Martínez-Flor et al. (2006) explained that speaking in a second language can be considered quite challenging. This stems from the process interlocutors have to fulfil in order to communicate. They have to know how, when and why they communicate depending on multiple factors like the sociocultural context of the conversation and the people involved in it. They highlighted that communicative competence is the main outcome of using language. This means that the essence of communication transcends from merely being linguistically correct to additionally being pragmatically appropriate.

When the communicative competence approach is put under analysis, five aspects should be considered when uttering: discourse competence, linguistic competence, strategic competence, intercultural competence and pragmatic competence.

Discourse competence refers to speakers' ability to produce unified spoken text suitable for a particular purpose and context. Linguistic competence refers to speakers' knowledge of the linguistic system phonology, grammar and vocabulary. Strategic competence is the ability to use strategies to avoid communication breakdown by making adjustments to the conversation, paraphrasing or asking for clarification. Showing awareness of sociocultural and nonverbal communication during conversing refers to intercultural competence. Finally, pragmatic competence refers to the knowledge of contextual factors that affect the appropriacy of an utterance.

The knowledge of pragmalinguistics (the linguistic resources speakers use to deliver a certain communicative act) and sociopragmatics (how speakers use that bank appropriately within a specific context and using politeness factors) aspects of pragmatic linguistics is very important to avoid unsuccessful communication. This framework is now the basis of modern classroom language teaching. It has become necessary to maintain the interactive nature of the class to meet the goal of second language acquisition, which is successful communication. In order to achieve that, face threatening acts (FTAs) should be avoided as much as possible; instead, face saving acts (FSAs) should be performed.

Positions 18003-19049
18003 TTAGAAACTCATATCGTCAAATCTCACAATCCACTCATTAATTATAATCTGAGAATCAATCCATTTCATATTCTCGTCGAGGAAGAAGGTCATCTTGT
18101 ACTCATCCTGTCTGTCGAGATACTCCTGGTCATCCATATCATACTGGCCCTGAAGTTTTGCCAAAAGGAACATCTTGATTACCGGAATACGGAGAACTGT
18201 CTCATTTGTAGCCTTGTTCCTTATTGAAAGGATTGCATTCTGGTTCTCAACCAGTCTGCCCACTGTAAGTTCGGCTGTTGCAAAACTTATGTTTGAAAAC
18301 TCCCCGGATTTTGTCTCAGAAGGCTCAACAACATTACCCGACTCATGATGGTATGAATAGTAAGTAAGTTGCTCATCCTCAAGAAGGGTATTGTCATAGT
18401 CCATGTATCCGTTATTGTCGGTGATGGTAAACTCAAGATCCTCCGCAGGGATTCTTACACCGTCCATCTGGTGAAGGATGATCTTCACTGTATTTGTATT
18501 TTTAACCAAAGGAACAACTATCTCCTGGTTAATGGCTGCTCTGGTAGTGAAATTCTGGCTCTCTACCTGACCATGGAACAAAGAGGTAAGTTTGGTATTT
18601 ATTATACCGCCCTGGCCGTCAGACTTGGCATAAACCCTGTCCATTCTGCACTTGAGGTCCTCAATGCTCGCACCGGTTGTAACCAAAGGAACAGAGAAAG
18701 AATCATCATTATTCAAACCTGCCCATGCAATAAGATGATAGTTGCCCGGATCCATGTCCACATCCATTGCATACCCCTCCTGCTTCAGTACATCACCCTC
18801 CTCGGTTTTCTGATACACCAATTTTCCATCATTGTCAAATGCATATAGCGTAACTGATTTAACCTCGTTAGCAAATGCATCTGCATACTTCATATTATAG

Studies conducted in different social contexts: Iran, Iraq, Poland, Indonesia and Spain (Amaya, 2008; Dronia, 2013; Cahyono, 2016; Darweesh and Mehdi, 2016; Khodashenas, 2017) found that questions, error correction, feedback, disagreement, criticism and comments are the most FTAs performed in the class. However, they also found that FTAs are less frequently used than FSAs. Indirectness using requests, hedges, modal verbs, reformulation, appreciative expressions and particular expressions like (you know, you mean) were highly used in classes as FSAs.

Another significant finding highlighted by Cahyono (2016) and Khodashenas (2017) is that female teachers use less FTAs than male teachers. All of them agree that modern classes in the social contexts mentioned above pay great attention to students’ face and the use of politeness strategies in class.

These studies provided a thorough study of politeness strategies in various social contexts; however, studies in the Omani EFL classroom are almost non-existing. Thus, the present study will take this further to examine how politeness strategies and the notion of face are recognized in class interaction in Oman.

1.1 Objectives of the study

This paper will examine how the sociopragmatic aspect is applied in the classroom of Omani students, specifically how politeness strategies are used to save the speaker and hearer's face within the classroom interactions. Thus, the objectives are as follows:

  1. To explore how teachers and students apply politeness strategies in the classroom.

  2. To identify the politeness strategy more frequently used, FTAs or FSAs.

  3. To analyse the factors that directly affect the use of politeness strategies in the classroom.

The paper will attempt to answer these research questions:

  1. How do teachers and students apply politeness strategies in the classroom?